CONCORD — A 15-cent increase in the gas tax received preliminary approval in the New Hampshire House yesterday after two hours of debate pitting highway needs against what people can afford.
House Bill 617 moved the bill to the House Ways and Means Committee for more review after a 207-163 vote.
The bill would increase the 18-cent-per-gallon tax for the first time in 22 years. The proposal would phase the 15-cent increase over four years for regular fuel and six years for diesel.
The prime sponsor, Rep. David Campbell, D-Nashua, told the House the tax hike would help fund critical highway improvements the Legislature repeatedly has put off.
New Hampshire has an infrastructure crisis getting worse by the year, he said.
“Do nothing and the problem becomes bigger and much more expensive,” Campbell said.
The tax increase also would fund completion of the Interstate 93 widening, which is why the Greater Derry Londonderry Chamber of Commerce supports it, he said.
“Without new revenue,” he said, “that project will not be completed.”
Campbell described I-93 as “a clogged and failed artery.”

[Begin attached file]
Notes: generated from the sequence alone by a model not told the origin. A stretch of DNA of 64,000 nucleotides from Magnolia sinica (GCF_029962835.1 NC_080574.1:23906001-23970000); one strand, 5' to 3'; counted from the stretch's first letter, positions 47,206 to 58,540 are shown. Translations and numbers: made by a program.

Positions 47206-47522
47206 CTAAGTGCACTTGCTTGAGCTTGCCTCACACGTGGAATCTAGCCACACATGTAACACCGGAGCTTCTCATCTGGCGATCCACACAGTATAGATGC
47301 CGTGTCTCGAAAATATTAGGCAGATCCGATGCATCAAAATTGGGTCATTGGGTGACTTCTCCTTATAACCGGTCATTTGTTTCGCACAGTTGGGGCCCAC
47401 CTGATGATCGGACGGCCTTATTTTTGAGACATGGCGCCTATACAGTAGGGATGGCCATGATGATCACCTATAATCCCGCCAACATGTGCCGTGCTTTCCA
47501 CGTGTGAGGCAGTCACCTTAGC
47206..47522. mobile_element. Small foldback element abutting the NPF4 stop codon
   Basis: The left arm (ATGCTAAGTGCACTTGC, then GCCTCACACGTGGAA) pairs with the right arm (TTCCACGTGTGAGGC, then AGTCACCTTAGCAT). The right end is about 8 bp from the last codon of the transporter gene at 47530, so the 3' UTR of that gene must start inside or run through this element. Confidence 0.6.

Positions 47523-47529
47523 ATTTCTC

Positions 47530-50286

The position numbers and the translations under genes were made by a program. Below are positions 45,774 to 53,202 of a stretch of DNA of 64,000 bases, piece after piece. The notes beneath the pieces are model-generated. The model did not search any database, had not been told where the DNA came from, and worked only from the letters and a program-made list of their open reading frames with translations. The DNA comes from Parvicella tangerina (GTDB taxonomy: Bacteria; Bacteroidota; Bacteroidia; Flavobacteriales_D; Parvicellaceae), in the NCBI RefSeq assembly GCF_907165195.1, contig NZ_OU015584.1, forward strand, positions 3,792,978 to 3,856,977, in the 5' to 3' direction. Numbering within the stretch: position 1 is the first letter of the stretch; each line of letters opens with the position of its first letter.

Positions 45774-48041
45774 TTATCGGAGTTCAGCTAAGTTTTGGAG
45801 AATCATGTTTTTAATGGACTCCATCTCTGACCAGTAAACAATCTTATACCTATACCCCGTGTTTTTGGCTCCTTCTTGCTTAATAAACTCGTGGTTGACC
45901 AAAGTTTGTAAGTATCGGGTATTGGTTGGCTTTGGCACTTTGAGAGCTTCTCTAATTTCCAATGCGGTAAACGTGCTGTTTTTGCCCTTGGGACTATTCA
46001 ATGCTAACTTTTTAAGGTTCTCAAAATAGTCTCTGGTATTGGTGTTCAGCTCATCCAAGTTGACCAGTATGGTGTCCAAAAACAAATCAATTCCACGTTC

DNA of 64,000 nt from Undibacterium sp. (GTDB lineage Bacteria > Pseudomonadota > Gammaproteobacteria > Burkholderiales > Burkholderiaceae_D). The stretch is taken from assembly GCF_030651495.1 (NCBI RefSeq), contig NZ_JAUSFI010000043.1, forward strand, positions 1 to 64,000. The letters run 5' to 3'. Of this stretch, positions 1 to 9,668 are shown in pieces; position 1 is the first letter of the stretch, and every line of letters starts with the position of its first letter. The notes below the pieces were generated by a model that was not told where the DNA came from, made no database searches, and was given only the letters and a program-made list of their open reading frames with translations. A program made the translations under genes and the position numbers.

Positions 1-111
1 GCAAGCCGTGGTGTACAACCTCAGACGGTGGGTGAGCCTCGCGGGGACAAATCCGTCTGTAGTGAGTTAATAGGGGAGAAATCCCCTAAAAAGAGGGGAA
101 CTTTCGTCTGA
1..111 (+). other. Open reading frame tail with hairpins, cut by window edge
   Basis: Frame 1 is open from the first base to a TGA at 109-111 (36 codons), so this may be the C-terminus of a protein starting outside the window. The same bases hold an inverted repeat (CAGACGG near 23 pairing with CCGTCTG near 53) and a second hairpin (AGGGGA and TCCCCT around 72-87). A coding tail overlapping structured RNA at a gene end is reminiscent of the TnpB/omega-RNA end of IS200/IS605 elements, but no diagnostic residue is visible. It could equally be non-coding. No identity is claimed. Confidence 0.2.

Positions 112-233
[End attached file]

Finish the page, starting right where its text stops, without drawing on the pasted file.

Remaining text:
Rep. Daniel Eaton, D-Stoddard, agreed with Campbell, saying the state is behind on necessary highway work.
“This is an attempt to catch up and get the roads and bridges back where they belong,” Eaton said.
But the proposal concerned others worried about the potential effect on consumers and small businesses.
Rep. Al Baldasaro, R-Londonderry, said he has received many emails from constituents, telling him they are struggling enough with taxes.
“This is the wrong approach,” Baldasaro said.
He described the proposed tax hike as an attack on the poor and middle class.
Rep. Steve Vaillancourt, D-Manchester, said the proposal is a classic overreach, resulting in an 83 percent increase for taxpayers.
“An 83 percent increase in any tax should be beyond the realm of any consideration here,” Vaillancourt said.